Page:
Things to remember while reading excerpts from the "Palestine Royal (Peel) Commission Report"
- Both Jews and Arabs made historical claims to Palestine. Jews claimed that their ancestors had roots to Palestine that dated from ancient times up to 70 CE, when Romans destroyed a Jewish temple and drove Jews from the region. Arabs had lived in Palestine for centuries, and could point to hundreds of years of history living and farming in the region.
- One of the key ideas to come out of this document was the idea of partition. Partition meant the division of Palestine into two independent states. Try to gain an understanding of what the Commission means by partition.
- The events in Palestine were deeply influenced by the rise of the Nazi Party in Germany. When Adolf Hitler (1889–1945), the head of the Nazi Party, came to power in 1933, he immediately passed laws that discriminated against Jews. Many Jews escaped this persecution by immigrating to Palestine.
Excerpts from the Palestine Royal (Peel) Commission Report (July 7, 1937)
1. Before submitting the proposals we have to offer for its drastic treatment we will briefly restate the problem of Palestine.
2. Under the stress of the World War the British Government made promises to Arabs and Jews in order to obtain their support. On the strength of those promises both parties formed certain expectations.
3. The application to Palestine of the Mandate System in general and of the specific mandate in particular implied the belief that the obligations thus undertaken towards the Arabs and the Jews respectively would prove in course of time to be mutually compatible owing to the conciliatory effect on the Arab Palestinians of the material prosperity which Jewish immigration would bring in Palestine as a whole. That belief has not been justified, and we see no hope of its being justified in the future. ...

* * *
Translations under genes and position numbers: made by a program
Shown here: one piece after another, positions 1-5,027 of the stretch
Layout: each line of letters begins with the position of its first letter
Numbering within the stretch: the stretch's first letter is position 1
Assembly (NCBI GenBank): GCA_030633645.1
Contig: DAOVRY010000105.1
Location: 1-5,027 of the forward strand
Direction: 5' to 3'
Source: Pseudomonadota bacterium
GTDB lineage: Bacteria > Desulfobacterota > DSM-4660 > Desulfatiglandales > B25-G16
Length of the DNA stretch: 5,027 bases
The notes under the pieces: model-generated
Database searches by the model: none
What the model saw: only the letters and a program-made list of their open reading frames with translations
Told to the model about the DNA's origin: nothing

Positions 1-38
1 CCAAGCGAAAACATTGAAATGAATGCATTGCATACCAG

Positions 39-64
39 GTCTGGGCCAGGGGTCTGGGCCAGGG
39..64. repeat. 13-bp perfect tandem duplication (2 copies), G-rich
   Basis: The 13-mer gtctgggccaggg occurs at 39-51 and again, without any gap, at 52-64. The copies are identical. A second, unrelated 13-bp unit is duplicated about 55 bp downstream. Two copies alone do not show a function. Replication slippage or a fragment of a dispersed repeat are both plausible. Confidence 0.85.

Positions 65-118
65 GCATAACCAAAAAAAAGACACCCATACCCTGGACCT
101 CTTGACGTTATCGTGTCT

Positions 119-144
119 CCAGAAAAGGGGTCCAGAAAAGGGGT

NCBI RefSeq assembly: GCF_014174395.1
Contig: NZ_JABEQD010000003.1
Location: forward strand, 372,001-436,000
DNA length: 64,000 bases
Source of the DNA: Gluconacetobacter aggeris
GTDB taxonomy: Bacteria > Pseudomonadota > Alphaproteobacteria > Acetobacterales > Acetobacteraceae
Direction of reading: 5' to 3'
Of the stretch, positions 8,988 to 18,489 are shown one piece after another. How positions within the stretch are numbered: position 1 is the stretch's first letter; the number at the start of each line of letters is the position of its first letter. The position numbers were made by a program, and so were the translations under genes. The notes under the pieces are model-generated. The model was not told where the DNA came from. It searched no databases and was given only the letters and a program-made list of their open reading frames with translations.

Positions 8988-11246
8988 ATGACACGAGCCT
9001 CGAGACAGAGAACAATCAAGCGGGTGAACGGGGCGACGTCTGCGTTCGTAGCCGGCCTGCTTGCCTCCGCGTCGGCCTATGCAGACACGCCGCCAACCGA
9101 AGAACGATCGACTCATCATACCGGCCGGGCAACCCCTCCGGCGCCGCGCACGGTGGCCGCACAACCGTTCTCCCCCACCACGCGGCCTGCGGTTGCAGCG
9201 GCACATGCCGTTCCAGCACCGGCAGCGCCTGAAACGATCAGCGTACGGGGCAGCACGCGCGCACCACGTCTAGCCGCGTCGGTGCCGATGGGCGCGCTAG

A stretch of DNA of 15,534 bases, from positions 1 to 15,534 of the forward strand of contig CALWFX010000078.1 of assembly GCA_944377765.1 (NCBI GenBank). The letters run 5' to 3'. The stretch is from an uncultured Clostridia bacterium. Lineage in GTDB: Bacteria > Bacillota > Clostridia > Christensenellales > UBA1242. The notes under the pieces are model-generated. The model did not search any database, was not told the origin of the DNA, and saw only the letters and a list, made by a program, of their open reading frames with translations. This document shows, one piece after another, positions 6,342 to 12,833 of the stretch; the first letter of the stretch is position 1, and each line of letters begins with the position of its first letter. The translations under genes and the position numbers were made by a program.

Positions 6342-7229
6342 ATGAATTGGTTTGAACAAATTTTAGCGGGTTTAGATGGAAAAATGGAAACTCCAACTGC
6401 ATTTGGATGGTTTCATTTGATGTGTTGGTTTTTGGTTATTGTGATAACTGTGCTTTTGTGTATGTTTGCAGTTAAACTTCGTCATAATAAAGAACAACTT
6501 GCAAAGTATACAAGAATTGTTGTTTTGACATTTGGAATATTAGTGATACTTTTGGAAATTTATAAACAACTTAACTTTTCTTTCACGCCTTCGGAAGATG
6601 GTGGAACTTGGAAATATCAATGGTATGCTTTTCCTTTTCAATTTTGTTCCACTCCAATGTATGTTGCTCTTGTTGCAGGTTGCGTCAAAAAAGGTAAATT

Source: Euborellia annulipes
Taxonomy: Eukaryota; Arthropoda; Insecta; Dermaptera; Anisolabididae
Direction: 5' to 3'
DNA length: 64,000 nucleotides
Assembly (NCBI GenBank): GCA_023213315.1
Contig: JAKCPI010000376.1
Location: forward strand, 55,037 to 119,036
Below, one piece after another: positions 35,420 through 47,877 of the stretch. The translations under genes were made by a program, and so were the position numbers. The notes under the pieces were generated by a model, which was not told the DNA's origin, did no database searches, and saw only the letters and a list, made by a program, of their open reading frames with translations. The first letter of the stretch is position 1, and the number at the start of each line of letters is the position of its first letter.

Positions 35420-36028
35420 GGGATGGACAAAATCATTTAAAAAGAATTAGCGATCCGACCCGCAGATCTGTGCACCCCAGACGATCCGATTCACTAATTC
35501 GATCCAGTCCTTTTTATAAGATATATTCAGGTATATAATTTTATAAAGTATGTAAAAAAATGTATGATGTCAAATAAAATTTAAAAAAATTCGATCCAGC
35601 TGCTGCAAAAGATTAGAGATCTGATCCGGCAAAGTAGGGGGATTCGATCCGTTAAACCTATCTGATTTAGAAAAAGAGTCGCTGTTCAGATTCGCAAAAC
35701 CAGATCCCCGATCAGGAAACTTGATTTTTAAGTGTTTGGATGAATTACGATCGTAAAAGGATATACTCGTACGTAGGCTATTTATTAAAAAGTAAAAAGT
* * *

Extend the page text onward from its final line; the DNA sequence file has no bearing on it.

5. What are the existing circumstances?
An irrepressible conflict has arisen between two national communities within the narrow bounds of one small country. About 1,000,000 Arabs are in strife, open or latent, with some 400,000 Jews. There is no common ground between them. The Arab community is predominantly Asiatic in character, the Jewish community predominantly European. They differ in religion and in language. Their cultural and social life, their ways of thought and conduct, are as incompatible as their national aspirations. These last are the greatest bar to peace. Arabs and Jews might possibly learn to live and work together in Palestine if they would make a genuine effort to reconcile and combine their national ideals and so build up in time a joint or dual nationality. But this they cannot do. The War and its sequel have inspired all Arabs with the hope of reviving in a free and united Arab world the traditions of the Arab golden age. The Jews similarly are inspired by their historic past. They mean to show what the Jewish nation can achieve when restored to the land of its birth. National assimilation between Arabs and Jews is thus ruled out. In the Arab picture the Jews could only occupy the place they occupied in Arab Egypt or Arab Spain. The Arabs would be as much outside the Jewish picture as the Canaanites in the old land of Israel. The National Home, as we have said before, cannot be half-national. In these circumstances to maintain that Palestinian citizenship has any moral meaning is a mischievous pretence. Neither Arab nor Jew has any sense of service to a single State.
6. This conflict was inherent in the situation from the outset. The terms of the mandate tended to confirm it. If the Government had adopted a more rigorous and consistent policy it might have repressed the conflict for a time, but it could not have resolved it.
7. The conflict has grown steadily more bitter. It has been marked by a series of five Arab outbreaks, culminating in the rebellion of last year. In the earlier period hostility to the Jews was not widespread among the fellaheen. It is now general. The first three outbreaks, again, were directed only against the Jews. The last two were directed against the Government as well.
8. This intensification of the conflict will continue. The estranging force of conditions inside Palestine is growing year by year. The educational systems, Arab and Jewish, are schools of nationalism, and they have only existed for a short time. Their full effect on the rising generation has yet to be felt. And patriotic "youth-movements," so familiar a feature of present-day politics in other countries of Europe or Asia, are afoot in Palestine. As each community grows, moreover, the rivalry between them deepens. The more numerous and prosperous and better-educated the Arabs become, the more insistent will be their demand for national independence and the more bitter their hatred of the obstacle that bars the way to it. As the Jewish National Home grows older and more firmly rooted, so will grow its self-confidence and political ambition.